This paper briefly describes basal cell carcinoma. Several scientific studies and articles are referenced to further present the causes, symptoms, tests, treatments, and prognosis of basal cell carcinoma. Also included in this paper are the different types of basal cell carcinoma and the populations that are affected.
Basal cell carcinoma (BCC) is a skin cancer that starts in the epidermis (Medline Plus, 2012). The Skin Cancer Foundation defines BCC as an “abnormal, uncontrolled growth or lesion that arises in the skin’s basal cells, which line the deepest layer of the epidermis” (2012). BCC is a significant health problem, with an estimated 2.8 million cases diagnosed each year (Dogan, 2007). It is the most common type of cancer found in humans, and accounts for 75% of all cancers (Skelton, 2009).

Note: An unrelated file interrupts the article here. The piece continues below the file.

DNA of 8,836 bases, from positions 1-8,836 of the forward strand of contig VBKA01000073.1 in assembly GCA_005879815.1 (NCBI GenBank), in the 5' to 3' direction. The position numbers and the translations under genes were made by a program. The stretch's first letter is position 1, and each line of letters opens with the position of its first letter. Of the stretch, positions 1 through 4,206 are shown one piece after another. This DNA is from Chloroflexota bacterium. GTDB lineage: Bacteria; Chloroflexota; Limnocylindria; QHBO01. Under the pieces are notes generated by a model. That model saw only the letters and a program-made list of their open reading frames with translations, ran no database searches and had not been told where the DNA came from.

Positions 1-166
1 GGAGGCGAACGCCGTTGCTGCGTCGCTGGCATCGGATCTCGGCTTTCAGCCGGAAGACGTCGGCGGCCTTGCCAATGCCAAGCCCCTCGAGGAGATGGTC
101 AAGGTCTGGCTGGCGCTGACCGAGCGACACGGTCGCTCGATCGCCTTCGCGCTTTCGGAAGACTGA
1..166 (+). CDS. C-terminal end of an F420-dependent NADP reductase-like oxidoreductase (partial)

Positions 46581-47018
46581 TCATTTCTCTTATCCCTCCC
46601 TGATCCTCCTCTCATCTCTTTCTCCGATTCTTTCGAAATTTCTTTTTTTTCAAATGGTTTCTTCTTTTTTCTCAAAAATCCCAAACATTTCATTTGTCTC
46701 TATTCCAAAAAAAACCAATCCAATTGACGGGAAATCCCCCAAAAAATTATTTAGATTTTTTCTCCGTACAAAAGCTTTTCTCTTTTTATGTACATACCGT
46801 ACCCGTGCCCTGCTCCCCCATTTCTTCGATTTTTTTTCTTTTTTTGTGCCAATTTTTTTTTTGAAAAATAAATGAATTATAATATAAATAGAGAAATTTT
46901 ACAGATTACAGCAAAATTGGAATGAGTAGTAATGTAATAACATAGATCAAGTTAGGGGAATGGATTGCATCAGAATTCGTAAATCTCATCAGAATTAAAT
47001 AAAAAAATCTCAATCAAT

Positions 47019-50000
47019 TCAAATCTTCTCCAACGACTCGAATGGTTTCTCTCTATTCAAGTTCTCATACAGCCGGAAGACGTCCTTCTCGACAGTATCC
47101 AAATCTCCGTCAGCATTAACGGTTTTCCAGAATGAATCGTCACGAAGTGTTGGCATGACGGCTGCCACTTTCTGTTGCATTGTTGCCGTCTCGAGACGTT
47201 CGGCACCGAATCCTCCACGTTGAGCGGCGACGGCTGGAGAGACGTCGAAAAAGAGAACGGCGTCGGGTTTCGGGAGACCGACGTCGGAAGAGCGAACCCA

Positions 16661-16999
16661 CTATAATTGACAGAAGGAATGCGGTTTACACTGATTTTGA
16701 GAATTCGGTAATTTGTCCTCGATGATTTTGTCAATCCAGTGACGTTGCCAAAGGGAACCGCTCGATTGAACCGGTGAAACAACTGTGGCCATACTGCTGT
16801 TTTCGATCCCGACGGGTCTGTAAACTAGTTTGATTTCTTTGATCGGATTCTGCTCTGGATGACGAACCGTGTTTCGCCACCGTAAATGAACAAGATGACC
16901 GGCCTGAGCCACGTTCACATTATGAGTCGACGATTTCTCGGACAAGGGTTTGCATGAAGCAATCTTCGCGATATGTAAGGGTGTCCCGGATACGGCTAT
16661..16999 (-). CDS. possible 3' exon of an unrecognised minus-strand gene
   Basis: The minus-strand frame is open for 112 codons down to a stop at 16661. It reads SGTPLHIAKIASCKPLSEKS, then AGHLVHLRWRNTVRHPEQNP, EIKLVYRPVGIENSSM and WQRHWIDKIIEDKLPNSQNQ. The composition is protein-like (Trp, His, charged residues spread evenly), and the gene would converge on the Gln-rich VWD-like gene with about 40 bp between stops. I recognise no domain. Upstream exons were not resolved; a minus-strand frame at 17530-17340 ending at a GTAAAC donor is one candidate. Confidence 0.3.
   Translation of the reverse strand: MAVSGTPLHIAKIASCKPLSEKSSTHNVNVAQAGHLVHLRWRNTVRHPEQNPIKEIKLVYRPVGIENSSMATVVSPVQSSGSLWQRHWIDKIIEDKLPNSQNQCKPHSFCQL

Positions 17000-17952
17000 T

There are several factors that contribute to the cause of BCC. These factors include, light colored skin, light colored eyes, blonde or red hair, overexposure to x-rays or radiation, many moles, genetics, many severe sunburns early in life, and long term daily sun exposure (Medline Plus, 2012). Individuals with light colored skin, hair, and eyes have poor tanning abilities and are more likely to have sun-damaged skin (Roewart-Hober, 2007). Radiation therapy in childhood for ringworm on a 58 year old patient caused an aggressively growing BCC that took over most of the posterior scalp (Asilian, 2005). Genetics also contribute to your likelihood of getting a BCC. A family history of skin cancer can increase your chances of having a BCC (Skelton, 2009). Also, there is several inherited and acquired skin disorders associated with BCC. These disorders include xeroderma pigmentosum, nevoid basal cell syndrome, Bazex-syndrome, Rasmussen syndrome, Rombo syndrome, and albinism (Roewert-Hober, 2007). Although there are several contributing factors to BCC, the number one cause is sun exposure and other ultraviolet...